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The Joy and Impact of Giving - Pepperdine Magazine

The Joy and Impact of Giving

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Keith Hinkle - Pepperdine University

I believe we intuitively know that it is better to give than to receive. Many grew up in homes where this principle was taught by parents. Some were never formally told this precept but nonetheless experienced it somewhere in life. Others figured it out early, and for others still it took an entire lifetime to realize. No matter what the circumstances, I am confident that this premise is built into our DNA.

I see generosity every day in my life. As a parent, I live it with my children. (Why else would I have happily changed so many diapers when my kids were younger?) As chief development officer, I see it in the multitude of individuals who make financial gifts to benefit our students. And in my time with students, I see it in so much of what they do—such as when so many recently spent their spring break helping others throughout the world with Project Serve. I can’t always quantify the giving spirit of these groups, but I know it’s there. I see it in their words, their actions, and their interactions with one another. I see them more loving, joyful, peaceful, kind, patient, and gentle. Some might recognize these as “Fruits of the Holy Spirit.”

How many times have we helped someone in need, yet come away feeling like it was us who gained the most? For readers of this magazine, this feeling is likely a frequent occurrence. Theodore Roosevelt Malloch provided a convincing rationale for this feeling when he said in his book, Being Generous, that “true giving is rooted not in reciprocity but in compassion.” Thus, when we meet the needs of others, we too feel joy.

I find it compelling that all of the world’s major spiritual and moral traditions express generosity to others as a basic moral virtue. According to one ancient sage in the Jewish tradition, charity is equal in importance to all other commandments combined. My own Christian faith provides countless instances that point to the virtue of generosity. It’s fair to say, for example, that God sees giving—sometimes out of prosperity and sometimes sacrificially—as a way to bless others. Pepperdine’s motto is another such example: Freely ye received; freely give. Matthew 10:8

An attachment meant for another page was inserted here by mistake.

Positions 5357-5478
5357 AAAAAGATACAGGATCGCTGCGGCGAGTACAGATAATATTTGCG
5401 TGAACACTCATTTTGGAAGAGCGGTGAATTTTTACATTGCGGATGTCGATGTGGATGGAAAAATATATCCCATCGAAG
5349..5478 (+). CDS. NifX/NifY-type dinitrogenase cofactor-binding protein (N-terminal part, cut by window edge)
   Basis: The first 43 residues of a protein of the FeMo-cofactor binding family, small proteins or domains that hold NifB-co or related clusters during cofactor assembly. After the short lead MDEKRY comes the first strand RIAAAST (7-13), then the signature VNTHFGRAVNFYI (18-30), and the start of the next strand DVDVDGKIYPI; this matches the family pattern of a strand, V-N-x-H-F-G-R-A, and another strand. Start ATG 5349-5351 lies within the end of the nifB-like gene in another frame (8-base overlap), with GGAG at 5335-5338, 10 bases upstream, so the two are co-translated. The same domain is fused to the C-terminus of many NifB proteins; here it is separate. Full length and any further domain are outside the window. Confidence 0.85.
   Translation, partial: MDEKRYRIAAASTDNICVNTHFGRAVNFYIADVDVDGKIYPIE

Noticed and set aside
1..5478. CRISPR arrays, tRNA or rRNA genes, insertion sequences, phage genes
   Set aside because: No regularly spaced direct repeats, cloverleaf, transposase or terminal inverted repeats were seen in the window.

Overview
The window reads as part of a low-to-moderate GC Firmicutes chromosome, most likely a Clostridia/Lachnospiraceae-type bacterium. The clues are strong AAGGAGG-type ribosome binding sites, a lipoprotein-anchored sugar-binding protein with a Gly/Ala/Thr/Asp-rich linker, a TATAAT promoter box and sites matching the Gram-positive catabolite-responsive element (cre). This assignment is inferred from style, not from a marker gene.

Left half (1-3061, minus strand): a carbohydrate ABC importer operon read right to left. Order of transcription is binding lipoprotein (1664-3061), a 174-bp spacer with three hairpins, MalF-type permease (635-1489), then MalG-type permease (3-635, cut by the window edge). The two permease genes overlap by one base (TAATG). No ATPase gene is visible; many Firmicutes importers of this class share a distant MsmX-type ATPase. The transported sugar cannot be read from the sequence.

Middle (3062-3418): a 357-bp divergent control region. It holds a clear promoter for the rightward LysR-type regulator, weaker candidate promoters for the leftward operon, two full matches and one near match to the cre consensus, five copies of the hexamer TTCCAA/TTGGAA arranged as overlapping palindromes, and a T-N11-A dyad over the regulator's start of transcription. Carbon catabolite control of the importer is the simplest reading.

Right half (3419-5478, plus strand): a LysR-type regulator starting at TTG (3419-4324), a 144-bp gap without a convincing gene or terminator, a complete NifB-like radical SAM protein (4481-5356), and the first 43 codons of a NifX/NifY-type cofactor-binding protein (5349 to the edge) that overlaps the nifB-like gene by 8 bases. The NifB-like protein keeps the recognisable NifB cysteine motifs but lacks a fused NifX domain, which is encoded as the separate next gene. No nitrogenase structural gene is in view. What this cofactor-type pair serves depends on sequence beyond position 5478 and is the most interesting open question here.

The New Testament suggests that it is best to give freely and cheerfully— and without establishing any fixed percentage that should be given away. (This may come as a surprise to many.) A valuable interpretation of Scripture, as it relates to possessions, suggests that everything under heaven belongs to God, has been placed in our care, and should be shared with others, especially those in need. I find the words of John Wesley, founder of the Methodist movement, most illuminating: “Make all you can; save all you can; give all you can.” Wesley believed that one should work hard and be paid fairly, be frugal in what he spent, and ultimately give most of what he earned to others. Many historians believe that Wesley lived on two percent of what he made while giving the other 98 percent away. Wow!

The concept of stewardship suggests that we are mere caretakers of all that we have been given, a concept I try to apply in every aspect of my own life. My colleagues have heard me say more than once that we are charged with being steadfast guardians of the generosity of others. The resources that we oversee directly impact our students, taking the form of scholarships, travel costs, books, art supplies, faculty support, or athletic uniforms. In every case, they change the lives of our students every single day.

I say all of this to remind us of the virtue of being generous. It’s part of who we are as humans. We were designed to want to help others, contrary to what our culture may tell us. If we live as though our possessions are not our own, serving as mere stewards, then sharing them with others is made easier. Let’s find worthy causes to support and give all we can. In doing so, not only will we make this world a better place, but we also may be surprised by the joy and satisfaction that comes back to us.

By Keith Hinkle, senior vice president for Advancement and Public Affairs
“Think of giving not as a duty but as a privilege.” — John D. Rockefeller